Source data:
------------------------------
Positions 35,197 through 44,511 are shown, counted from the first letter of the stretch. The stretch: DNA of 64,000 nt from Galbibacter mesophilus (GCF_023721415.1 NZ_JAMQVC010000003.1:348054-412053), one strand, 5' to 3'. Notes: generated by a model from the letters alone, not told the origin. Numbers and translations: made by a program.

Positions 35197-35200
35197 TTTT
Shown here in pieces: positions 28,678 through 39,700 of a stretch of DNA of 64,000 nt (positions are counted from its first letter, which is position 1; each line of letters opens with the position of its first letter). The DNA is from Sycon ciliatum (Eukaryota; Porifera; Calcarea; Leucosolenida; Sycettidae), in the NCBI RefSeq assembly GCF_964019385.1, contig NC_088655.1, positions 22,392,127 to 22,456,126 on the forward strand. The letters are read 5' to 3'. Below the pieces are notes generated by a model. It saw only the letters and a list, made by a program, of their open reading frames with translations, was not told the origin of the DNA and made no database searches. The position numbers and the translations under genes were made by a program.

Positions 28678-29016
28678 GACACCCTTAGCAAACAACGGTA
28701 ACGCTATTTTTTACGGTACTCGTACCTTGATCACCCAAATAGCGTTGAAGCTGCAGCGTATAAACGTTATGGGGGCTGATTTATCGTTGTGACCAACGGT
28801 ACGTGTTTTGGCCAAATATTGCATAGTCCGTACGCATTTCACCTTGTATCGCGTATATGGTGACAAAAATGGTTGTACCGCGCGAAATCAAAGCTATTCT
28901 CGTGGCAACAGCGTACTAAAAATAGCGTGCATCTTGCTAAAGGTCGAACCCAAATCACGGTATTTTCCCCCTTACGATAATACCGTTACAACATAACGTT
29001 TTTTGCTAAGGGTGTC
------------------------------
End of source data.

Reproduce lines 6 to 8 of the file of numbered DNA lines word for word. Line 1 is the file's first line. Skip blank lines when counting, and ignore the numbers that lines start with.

28678 GACACCCTTAGCAAACAACGGTA
28701 ACGCTATTTTTTACGGTACTCGTACCTTGATCACCCAAATAGCGTTGAAGCTGCAGCGTATAAACGTTATGGGGGCTGATTTATCGTTGTGACCAACGGT
28801 ACGTGTTTTGGCCAAATATTGCATAGTCCGTACGCATTTCACCTTGTATCGCGTATATGGTGACAAAAATGGTTGTACCGCGCGAAATCAAAGCTATTCT